advisory | Windows Central

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Windows Central Podcast 37: Windows 10 Mobile is still dead

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Shop: Surface Studio | New Surface Book | Xbox One S Bundles | NEW Dell XPS 13"

advisory

Microsoft has issued an advisory warning concerning a Windows Phone vulnerability when connecting to rogue Wi-Fi networks.

The issue at hand rests in a Wi-Fi authentication scheme (PEAP-MS-CHAPv2) which our Windows Phones use to access protected wireless networks. Cryptographic weaknesses in the technology can allow an attacker to recover a Windows Phone encrypted domain credentials (passwords) when it connects to a rogue access point.

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The Entertainment Software Rating Board (ESRB) recently launched an initiative to expand their converge to mobile games. Meant as a guide for parents, the system boasts that familiar "Rated E for Everyone" slogan we hear during TV commercials for PC and console games. Whether you agree with it or not, it is a system (albeit arbitrary) that serves as a framework for keeping parents in the know.

Microsoft signed up for the mobile ESRB system while interestingly Google and Apple have both skipped out. Now, we're finally seeing the first rollout as a few games are receiving their "E for everyone" stamp in the Windows Phone Marketplace. Our only concern is that this is one more hoop for Xbox LIVE developers to jump through to get their games approved thereby potentially slowing down the process of publishing. So far, we've seen Angry Birds and the indie game MathZia Free with the ratings being displayed.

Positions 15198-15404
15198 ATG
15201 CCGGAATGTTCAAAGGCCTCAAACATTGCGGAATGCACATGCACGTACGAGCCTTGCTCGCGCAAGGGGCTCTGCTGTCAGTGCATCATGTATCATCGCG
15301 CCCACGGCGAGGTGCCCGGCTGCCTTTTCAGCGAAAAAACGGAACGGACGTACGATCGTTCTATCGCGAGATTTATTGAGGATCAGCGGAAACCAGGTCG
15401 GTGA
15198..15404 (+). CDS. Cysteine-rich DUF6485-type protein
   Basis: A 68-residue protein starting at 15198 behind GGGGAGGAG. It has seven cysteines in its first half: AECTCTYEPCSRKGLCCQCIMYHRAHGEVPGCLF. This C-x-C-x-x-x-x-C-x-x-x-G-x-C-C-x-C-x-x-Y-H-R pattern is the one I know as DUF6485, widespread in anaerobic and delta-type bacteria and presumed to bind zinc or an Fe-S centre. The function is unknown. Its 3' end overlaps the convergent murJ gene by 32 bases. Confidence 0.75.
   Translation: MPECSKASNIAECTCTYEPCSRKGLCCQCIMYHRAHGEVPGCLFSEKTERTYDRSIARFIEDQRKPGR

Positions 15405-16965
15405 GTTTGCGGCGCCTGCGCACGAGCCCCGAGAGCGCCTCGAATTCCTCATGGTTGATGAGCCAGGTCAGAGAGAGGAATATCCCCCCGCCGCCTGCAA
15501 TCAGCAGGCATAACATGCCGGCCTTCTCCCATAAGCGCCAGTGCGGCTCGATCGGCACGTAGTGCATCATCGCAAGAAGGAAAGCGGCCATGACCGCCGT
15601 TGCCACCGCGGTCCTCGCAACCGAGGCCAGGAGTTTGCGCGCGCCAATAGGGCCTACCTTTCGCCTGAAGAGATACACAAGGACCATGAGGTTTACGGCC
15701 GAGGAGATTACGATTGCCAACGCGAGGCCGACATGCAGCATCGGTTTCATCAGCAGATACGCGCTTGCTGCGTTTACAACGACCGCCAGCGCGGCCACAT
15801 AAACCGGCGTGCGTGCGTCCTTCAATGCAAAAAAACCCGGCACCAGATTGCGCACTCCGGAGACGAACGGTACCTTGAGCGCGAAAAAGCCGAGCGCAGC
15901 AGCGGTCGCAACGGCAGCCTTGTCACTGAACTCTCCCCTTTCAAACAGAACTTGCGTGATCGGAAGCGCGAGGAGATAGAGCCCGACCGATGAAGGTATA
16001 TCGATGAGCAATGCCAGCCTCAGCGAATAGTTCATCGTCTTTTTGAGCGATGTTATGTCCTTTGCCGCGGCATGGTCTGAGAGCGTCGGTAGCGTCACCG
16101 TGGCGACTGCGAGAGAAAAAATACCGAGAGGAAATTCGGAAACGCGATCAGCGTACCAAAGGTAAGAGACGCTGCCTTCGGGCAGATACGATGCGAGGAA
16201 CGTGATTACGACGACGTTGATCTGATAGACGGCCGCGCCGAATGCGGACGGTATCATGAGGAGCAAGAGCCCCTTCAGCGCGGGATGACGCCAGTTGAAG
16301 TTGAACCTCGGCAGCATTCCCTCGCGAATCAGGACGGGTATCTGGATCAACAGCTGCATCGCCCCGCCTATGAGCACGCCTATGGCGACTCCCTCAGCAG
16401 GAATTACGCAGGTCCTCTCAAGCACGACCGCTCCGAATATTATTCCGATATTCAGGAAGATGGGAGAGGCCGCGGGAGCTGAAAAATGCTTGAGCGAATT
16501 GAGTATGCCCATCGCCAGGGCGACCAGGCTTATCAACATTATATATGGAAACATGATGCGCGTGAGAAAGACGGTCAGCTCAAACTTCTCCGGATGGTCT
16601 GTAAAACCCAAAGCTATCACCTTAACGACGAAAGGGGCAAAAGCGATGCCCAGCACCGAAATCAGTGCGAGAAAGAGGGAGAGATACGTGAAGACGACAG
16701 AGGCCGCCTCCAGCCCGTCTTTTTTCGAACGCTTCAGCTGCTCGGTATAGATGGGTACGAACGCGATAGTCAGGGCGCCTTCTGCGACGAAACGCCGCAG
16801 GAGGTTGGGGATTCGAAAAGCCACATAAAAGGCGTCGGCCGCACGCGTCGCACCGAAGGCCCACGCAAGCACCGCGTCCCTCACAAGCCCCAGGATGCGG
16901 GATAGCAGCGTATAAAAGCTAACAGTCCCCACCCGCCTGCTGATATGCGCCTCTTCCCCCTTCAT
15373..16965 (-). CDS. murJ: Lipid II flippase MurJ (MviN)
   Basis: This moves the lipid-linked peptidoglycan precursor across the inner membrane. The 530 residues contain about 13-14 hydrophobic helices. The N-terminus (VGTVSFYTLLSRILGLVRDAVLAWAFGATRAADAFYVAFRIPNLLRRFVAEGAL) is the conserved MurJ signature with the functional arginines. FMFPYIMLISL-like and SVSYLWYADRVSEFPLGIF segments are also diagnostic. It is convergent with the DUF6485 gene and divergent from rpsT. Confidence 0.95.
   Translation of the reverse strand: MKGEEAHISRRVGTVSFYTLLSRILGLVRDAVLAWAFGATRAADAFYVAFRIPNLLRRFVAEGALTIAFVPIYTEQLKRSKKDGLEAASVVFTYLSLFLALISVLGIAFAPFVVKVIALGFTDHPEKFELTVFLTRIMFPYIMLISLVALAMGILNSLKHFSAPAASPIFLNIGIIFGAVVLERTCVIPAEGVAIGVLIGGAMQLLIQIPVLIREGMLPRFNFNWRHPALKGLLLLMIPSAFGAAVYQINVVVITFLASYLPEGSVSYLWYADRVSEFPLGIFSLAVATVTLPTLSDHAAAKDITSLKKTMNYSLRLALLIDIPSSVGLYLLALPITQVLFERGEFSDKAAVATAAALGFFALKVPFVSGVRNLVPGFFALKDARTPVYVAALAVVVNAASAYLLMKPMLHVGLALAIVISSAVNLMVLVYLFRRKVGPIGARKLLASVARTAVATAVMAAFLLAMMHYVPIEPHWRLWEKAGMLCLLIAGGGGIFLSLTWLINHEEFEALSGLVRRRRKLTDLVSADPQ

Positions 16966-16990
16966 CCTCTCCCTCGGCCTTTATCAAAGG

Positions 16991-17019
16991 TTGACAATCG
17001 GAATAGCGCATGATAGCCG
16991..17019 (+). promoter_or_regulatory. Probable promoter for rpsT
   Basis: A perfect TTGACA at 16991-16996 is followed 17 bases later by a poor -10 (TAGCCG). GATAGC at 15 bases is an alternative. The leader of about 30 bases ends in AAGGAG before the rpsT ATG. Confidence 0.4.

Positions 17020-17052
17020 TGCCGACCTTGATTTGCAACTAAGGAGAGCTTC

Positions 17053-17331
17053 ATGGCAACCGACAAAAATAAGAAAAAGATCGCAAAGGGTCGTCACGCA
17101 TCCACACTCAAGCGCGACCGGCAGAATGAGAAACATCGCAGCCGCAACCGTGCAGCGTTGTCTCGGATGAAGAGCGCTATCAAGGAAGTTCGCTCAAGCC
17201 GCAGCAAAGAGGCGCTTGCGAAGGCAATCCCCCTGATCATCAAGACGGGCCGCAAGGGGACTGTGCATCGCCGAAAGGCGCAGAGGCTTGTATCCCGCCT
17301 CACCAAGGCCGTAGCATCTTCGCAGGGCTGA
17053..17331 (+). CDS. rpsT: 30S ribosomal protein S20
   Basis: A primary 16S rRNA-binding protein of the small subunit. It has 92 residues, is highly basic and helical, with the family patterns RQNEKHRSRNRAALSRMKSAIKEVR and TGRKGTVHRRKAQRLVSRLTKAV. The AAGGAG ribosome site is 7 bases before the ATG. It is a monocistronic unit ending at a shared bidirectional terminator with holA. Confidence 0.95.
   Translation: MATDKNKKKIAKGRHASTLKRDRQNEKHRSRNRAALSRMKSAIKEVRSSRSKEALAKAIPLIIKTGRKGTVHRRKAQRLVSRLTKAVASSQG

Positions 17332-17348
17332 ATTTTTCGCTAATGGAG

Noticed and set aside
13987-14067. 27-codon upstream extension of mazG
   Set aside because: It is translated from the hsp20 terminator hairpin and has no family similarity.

So why are Apple and Google eschewing such a system? Mostly because they already have age-restricted controls for parents in the Marketplace that can serve as a cutoff. Devs supply info for "ratings" when their app is submitted and that is what qualifies the app for age requirements. In other words, it's self policing and both companies seem okay with that method. The ESRB is an outside, independent board that "parents can trust" but it too relies on devs filling out "a detailed questionnaire" which then results in an automated rating. The big gaming titles are fully reviewed by the ESRB while smaller titles are left up to self-policing, making it an analogous system to what Apple and Android already have. Granted, if a game receives complaints the ESRB will investigate and review the game in question, but for the most part it is based on the honor system.

Personally, we'd rather see Microsoft implement their own system with age-restrictions so that parents can be best served and adults could get more "mature" games on our platform. Because right now, the ESRB-mobile rating system seems to confirm what we know: Microsoft will only allow "E for Everyone" type games on the Marketplace and that to us is an unnecessary limitation (we're looking at you, "green blood"). [Evidently, Twin Blades is now "T for Teen" though we're not confident that games with red blood and/or "M for Mature" will be allowed on the Marketplace]

Additional ESRB-mobile information via GigaOm; Thanks, jc_agga, for the Angry Birds tip

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